The Syrian identity in plastic art ... A national project and part of the cultural development of society

The dialectic of cultural identity is one of the contemporary problems in every society and addressing this issue in Syria is not new. Since the fifties of the last century, critics, thinkers and intellectuals have tackled it to define its features, connotations and standards.

Today, the confusion is based on questions about the factors of our cultural identity and the role of our heritage and its components in giving it its general characteristics, as well as the extent of our acceptance and integration into world culture. A group of plastic artists tried to answer these questions in an attempt to define the features of the Syrian identity through the ancient Syrian plastic art that dates back thousands of years.

Plastic artist Aktham Abdel Hamid stressed that the most important conditions for forming of the arts' creative identity are, the unified environment and geography of the place, in addition to the cultural heritage of society under one title, "the personal identity of peoples" which stores in our memory the temporal and spatial cultural process.

According to him, the Arab region was subject to  political, cultural and social instability because of the invasions and occupations to its land , which caused its cultural identity to fluctuate and be vague. This affected the true picture of the comprehensive Syrian identity, which in turn identified with the political ideas and ideologies prevailing in the region and affected its general character.

Artist Edward Shahda talked about the phenomenon of devoting general slogans instead of consecrating the Syrian cultural identity. He indicated that Syria, due to its geographical location, is a historical pathway for all civilizations, which gives it a diverse cultural identity unlike the Egyptian Pharaonic civilization, highlighting, at the same time, the Palmyrene art that is still alive in Syrian society until now.

Artist Shahda, who has a deep experience in the art of integrating icons with Islamic miniatures, considers that the identity in plastic art is of an individual nature and includes the experiences of artists that reflect the plastic style of work that belongs to its production stage.

As for the experiences of young people today, they are, in his opinion, influenced by their openness and interaction with the tools of the age and with global issues, which gives them a different experience from the pioneers and veterans, as it adds more diversity to the Syrian plastic scene.

Plastic artist, Dr. Saed Salloum shows a different point of view, as he refutes the term "identity" because he finds that it is not appropriate to run into an academic scientific research indicating that he did not find a clear definition in the language dictionaries for this term. Rather, he found in the Arabic Encyclopedia in the section of logic something called the law of identity, which means that each matter has its own personality that it maintains despite all the changes it undergoes.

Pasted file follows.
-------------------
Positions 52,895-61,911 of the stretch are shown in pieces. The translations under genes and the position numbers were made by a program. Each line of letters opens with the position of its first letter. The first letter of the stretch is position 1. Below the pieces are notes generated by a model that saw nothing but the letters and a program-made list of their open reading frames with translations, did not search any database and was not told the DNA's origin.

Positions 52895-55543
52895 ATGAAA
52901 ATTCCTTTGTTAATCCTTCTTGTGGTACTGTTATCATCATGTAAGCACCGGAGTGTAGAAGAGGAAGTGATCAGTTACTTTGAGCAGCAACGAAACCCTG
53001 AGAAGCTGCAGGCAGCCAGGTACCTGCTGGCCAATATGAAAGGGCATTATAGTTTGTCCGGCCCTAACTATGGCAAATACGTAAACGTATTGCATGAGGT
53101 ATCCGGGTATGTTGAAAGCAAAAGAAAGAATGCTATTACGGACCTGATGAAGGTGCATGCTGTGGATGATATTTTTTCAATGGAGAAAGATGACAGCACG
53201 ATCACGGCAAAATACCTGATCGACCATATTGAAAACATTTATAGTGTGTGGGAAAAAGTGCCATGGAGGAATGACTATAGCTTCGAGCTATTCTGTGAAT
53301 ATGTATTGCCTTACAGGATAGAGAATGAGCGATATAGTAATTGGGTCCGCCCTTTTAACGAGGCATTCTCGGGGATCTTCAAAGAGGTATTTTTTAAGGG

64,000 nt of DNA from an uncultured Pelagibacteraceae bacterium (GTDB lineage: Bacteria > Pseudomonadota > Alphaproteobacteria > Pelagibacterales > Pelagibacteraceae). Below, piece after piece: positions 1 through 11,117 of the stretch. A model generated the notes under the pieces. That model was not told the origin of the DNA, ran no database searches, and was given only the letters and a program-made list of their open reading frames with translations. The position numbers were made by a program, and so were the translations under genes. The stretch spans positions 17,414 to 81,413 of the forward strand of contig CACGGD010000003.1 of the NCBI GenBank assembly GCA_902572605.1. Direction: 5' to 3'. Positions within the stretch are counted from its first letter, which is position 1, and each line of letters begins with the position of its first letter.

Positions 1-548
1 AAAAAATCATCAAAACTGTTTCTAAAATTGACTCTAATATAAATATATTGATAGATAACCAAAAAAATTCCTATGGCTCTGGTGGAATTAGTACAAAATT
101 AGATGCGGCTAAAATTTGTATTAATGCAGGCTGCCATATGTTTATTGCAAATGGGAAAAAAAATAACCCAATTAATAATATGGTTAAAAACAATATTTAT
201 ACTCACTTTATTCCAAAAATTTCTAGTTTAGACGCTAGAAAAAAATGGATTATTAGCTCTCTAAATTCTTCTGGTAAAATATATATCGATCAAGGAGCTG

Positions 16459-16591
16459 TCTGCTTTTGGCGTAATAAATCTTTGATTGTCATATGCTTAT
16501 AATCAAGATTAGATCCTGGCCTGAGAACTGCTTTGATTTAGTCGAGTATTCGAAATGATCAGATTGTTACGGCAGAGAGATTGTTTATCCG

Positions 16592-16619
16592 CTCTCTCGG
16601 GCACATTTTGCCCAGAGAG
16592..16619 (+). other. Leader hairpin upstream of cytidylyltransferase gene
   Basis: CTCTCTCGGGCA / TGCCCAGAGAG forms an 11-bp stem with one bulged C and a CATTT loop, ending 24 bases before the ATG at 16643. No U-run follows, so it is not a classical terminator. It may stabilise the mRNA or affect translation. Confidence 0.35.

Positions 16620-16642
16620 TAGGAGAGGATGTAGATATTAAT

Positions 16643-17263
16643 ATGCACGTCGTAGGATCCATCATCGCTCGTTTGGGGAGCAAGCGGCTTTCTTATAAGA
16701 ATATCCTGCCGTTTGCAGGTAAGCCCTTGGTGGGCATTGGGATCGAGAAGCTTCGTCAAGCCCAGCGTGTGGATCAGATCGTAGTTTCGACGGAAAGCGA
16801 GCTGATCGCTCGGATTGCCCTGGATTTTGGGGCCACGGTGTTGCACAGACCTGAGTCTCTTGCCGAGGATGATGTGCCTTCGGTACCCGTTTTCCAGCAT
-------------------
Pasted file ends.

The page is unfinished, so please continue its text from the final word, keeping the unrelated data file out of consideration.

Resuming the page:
The plastic artist Abd Al-Hadi al-Shamaa talked about the relationship of Syrian plastic art with international artistic currents and their impact on its own identity.

He called for taking into account the time during which the artwork was executed, the artist's motives for carrying out this work and its relationship to the prevailing circumstances and the circulating intellectual currents, as well as its contact with modernity with its implications, especially the liberalism that the West seeks to market through several platforms, including art.

Plastic artist and critic Aksam Tallaa' believed that the artistic identity exists and  dates back to thousands of years and the masterpieces of art left to us by our ancestors confirm this, but at the same time he indicated that we need to generate the components of this identity in proportion to the current time.

Artist Essam Darwish, director of the Ishtar Gallery, found that there are elements that control the issue of art work, including promotion, turnout, and influence on the viewer, indicating that our galleries do not depend on exhibitions because they are financially losing, but rather that the acquisition and sale of art works constitute the basis for their continued work.

Darwish called on artists to move away in their artwork from the authority of the possessor, whether it is an entity or an individual, to produce a new, creative art.

Zawaya Gallery Director Rola Suleiman stressed the necessity of investing in culture and the importance of supporting young experiences.

Youth has a fundamental role in strengthening the Syrian plastic identity, but this requires them, according to the director of the Qazah Gallery,  plastic artist Samer Qazah, to create a place for themselves in the artistic arena so that people acquire their work and influence their surroundings. He pointed at the same time to the need for owners of private art galleries to have an artistic passion and not to view artistic creativity as a source of profit only.

The identity of Syrian plastic art, according to the consensus of plastic artists, is a national project and the success of this project requires concerted efforts of public and private institutions and cultural associations to set the scientific standards and foundations to ensure the progression of this project to achieve sustainable cultural development in society.

Amal Farhat

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